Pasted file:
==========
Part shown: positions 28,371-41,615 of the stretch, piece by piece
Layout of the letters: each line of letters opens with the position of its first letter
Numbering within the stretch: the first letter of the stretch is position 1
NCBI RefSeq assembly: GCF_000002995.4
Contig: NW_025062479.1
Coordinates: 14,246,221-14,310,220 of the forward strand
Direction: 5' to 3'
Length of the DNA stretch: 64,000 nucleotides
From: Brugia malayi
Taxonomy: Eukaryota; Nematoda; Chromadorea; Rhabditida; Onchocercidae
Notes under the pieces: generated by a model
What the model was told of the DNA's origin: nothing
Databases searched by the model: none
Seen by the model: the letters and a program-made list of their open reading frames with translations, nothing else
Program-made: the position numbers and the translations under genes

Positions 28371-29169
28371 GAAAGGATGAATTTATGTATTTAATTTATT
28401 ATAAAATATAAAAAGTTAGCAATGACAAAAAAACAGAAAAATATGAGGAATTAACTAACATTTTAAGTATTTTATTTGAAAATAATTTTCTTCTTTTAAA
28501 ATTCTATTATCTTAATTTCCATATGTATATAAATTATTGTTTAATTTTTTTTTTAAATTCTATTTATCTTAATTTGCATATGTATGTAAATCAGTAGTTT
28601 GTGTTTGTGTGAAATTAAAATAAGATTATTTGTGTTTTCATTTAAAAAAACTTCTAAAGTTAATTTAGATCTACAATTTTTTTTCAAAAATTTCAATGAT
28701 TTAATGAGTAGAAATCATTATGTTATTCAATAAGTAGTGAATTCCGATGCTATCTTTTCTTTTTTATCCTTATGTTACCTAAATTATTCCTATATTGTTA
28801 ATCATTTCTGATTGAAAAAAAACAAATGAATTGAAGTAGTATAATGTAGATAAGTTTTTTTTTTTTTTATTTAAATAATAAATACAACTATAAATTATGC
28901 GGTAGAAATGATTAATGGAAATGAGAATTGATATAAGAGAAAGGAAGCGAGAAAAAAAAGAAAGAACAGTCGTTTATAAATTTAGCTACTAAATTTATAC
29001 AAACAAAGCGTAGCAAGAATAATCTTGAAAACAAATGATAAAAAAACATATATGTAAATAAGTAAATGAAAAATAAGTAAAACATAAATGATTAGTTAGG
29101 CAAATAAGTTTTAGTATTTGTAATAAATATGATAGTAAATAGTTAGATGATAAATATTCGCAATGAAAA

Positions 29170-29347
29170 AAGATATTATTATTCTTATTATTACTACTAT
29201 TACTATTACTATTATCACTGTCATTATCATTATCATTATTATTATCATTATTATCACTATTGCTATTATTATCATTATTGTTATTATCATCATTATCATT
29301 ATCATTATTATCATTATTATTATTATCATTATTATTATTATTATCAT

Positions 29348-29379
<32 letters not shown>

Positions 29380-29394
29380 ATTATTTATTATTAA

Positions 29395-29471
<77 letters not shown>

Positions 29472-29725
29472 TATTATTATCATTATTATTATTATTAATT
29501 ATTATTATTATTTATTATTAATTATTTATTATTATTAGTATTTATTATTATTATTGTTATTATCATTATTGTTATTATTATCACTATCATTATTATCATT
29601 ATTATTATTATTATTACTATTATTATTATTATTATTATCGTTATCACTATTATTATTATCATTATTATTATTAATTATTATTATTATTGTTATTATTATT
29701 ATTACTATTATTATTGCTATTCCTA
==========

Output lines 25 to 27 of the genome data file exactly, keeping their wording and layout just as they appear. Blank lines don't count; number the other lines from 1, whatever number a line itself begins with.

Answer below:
29101 CAAATAAGTTTTAGTATTTGTAATAAATATGATAGTAAATAGTTAGATGATAAATATTCGCAATGAAAA

Positions 29170-29347
29170 AAGATATTATTATTCTTATTATTACTACTAT